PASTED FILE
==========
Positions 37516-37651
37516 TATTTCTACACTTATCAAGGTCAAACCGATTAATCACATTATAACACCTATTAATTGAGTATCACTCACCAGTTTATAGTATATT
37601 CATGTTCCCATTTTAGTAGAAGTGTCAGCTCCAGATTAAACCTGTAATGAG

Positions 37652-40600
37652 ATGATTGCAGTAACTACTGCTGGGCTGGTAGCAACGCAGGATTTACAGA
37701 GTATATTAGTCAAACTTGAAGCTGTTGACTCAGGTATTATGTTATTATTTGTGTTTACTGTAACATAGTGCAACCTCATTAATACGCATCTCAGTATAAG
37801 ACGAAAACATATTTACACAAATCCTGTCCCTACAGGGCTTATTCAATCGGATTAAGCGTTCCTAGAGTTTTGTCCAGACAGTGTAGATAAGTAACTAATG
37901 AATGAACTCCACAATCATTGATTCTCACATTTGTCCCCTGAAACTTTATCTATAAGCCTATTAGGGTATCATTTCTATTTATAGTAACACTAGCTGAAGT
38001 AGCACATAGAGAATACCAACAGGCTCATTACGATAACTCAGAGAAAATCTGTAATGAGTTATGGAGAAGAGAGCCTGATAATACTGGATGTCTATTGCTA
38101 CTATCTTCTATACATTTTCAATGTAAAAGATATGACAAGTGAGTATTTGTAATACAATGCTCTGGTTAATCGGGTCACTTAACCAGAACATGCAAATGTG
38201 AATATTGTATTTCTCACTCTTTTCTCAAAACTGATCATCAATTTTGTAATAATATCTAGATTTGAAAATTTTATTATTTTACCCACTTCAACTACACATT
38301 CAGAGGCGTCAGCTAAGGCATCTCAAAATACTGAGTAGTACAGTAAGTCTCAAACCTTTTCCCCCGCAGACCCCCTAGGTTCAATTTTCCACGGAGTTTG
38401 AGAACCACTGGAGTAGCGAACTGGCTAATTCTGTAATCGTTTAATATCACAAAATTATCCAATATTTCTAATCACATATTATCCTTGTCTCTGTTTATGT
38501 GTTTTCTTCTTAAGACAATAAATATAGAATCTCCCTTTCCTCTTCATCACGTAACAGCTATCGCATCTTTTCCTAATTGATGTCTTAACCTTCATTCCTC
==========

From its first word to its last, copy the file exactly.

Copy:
Positions 37516-37651
37516 TATTTCTACACTTATCAAGGTCAAACCGATTAATCACATTATAACACCTATTAATTGAGTATCACTCACCAGTTTATAGTATATT
37601 CATGTTCCCATTTTAGTAGAAGTGTCAGCTCCAGATTAAACCTGTAATGAG

Positions 37652-40600
37652 ATGATTGCAGTAACTACTGCTGGGCTGGTAGCAACGCAGGATTTACAGA
37701 GTATATTAGTCAAACTTGAAGCTGTTGACTCAGGTATTATGTTATTATTTGTGTTTACTGTAACATAGTGCAACCTCATTAATACGCATCTCAGTATAAG
37801 ACGAAAACATATTTACACAAATCCTGTCCCTACAGGGCTTATTCAATCGGATTAAGCGTTCCTAGAGTTTTGTCCAGACAGTGTAGATAAGTAACTAATG
37901 AATGAACTCCACAATCATTGATTCTCACATTTGTCCCCTGAAACTTTATCTATAAGCCTATTAGGGTATCATTTCTATTTATAGTAACACTAGCTGAAGT
38001 AGCACATAGAGAATACCAACAGGCTCATTACGATAACTCAGAGAAAATCTGTAATGAGTTATGGAGAAGAGAGCCTGATAATACTGGATGTCTATTGCTA
38101 CTATCTTCTATACATTTTCAATGTAAAAGATATGACAAGTGAGTATTTGTAATACAATGCTCTGGTTAATCGGGTCACTTAACCAGAACATGCAAATGTG
38201 AATATTGTATTTCTCACTCTTTTCTCAAAACTGATCATCAATTTTGTAATAATATCTAGATTTGAAAATTTTATTATTTTACCCACTTCAACTACACATT
38301 CAGAGGCGTCAGCTAAGGCATCTCAAAATACTGAGTAGTACAGTAAGTCTCAAACCTTTTCCCCCGCAGACCCCCTAGGTTCAATTTTCCACGGAGTTTG
38401 AGAACCACTGGAGTAGCGAACTGGCTAATTCTGTAATCGTTTAATATCACAAAATTATCCAATATTTCTAATCACATATTATCCTTGTCTCTGTTTATGT
38501 GTTTTCTTCTTAAGACAATAAATATAGAATCTCCCTTTCCTCTTCATCACGTAACAGCTATCGCATCTTTTCCTAATTGATGTCTTAACCTTCATTCCTC